I love this scene: Montparnasse tries to rob Jean Valjean, but gets trounced and lectured to instead. And Gavroche picks the would-be-mugger’s pocket, leaving the coins for Mabeuf, whose hedge he’s hiding in.
It’s got quick reversals, irony, and over-the-top coincidence.
“Who was this old gent? The reader has probably guessed.” But Gavroche doesn’t know him, and he’s the viewpoint character for the scene, so the narrator dances around his name instead of giving it.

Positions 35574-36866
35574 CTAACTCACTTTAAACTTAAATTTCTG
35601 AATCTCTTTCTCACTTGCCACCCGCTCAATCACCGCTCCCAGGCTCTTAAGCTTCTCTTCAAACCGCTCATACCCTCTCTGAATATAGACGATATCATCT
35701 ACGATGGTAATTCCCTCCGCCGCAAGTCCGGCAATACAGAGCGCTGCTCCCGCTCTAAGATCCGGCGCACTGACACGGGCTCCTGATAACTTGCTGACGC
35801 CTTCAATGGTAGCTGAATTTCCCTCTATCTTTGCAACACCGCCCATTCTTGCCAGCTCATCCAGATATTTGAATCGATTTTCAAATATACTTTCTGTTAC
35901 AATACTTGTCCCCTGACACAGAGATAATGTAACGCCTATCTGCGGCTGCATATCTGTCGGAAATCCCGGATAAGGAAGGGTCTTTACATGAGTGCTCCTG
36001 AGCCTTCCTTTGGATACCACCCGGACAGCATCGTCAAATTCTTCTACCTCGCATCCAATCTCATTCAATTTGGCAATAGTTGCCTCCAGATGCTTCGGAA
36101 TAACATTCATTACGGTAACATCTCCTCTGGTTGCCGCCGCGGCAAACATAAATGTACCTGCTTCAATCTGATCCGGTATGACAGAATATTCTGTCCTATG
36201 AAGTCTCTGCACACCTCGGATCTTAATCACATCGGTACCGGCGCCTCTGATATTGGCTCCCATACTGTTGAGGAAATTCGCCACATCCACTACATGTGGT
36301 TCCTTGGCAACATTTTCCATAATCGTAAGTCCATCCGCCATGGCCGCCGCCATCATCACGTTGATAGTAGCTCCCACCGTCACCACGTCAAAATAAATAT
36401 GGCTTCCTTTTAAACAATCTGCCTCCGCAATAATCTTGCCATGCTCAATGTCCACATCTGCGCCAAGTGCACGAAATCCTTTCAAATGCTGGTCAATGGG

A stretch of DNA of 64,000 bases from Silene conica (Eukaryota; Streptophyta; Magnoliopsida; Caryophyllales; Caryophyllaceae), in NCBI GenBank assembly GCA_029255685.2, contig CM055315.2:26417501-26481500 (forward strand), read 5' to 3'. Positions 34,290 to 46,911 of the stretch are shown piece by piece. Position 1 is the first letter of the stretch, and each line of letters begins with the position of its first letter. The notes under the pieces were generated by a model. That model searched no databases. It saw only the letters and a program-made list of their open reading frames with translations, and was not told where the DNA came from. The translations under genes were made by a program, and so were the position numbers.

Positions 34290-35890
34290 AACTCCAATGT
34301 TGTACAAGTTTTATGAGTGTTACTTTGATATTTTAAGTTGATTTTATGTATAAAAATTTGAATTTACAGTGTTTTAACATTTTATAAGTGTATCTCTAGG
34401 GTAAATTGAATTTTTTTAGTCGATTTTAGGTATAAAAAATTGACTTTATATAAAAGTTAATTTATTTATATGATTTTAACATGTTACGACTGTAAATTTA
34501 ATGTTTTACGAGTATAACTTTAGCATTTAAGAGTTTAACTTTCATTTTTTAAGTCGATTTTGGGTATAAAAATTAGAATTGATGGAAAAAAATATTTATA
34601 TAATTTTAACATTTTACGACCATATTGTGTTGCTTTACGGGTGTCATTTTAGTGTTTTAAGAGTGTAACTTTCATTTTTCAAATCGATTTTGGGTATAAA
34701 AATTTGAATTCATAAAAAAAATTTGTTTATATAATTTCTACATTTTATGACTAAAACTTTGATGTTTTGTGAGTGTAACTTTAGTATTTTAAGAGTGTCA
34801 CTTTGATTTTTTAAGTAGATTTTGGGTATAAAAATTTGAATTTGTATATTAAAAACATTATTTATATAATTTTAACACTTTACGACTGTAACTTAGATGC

Incidentally, Gavroche is trying to steal apples – which is what Champmathieu was arrested for. Back in that chapter it was mentioned that it could be excused of a boy, but not a grown man.
These last few chapters bring back two looks at Valjean’s years as a prisoner: The chain gang being taken to prison, and his scare-em-straight tale to Montparnasse. The story has moved on, structurally…but of course Valjean isn’t allowed to move on. That’s the whole point of his arc, that society won’t let him just be, and always sees him as an ex-convict.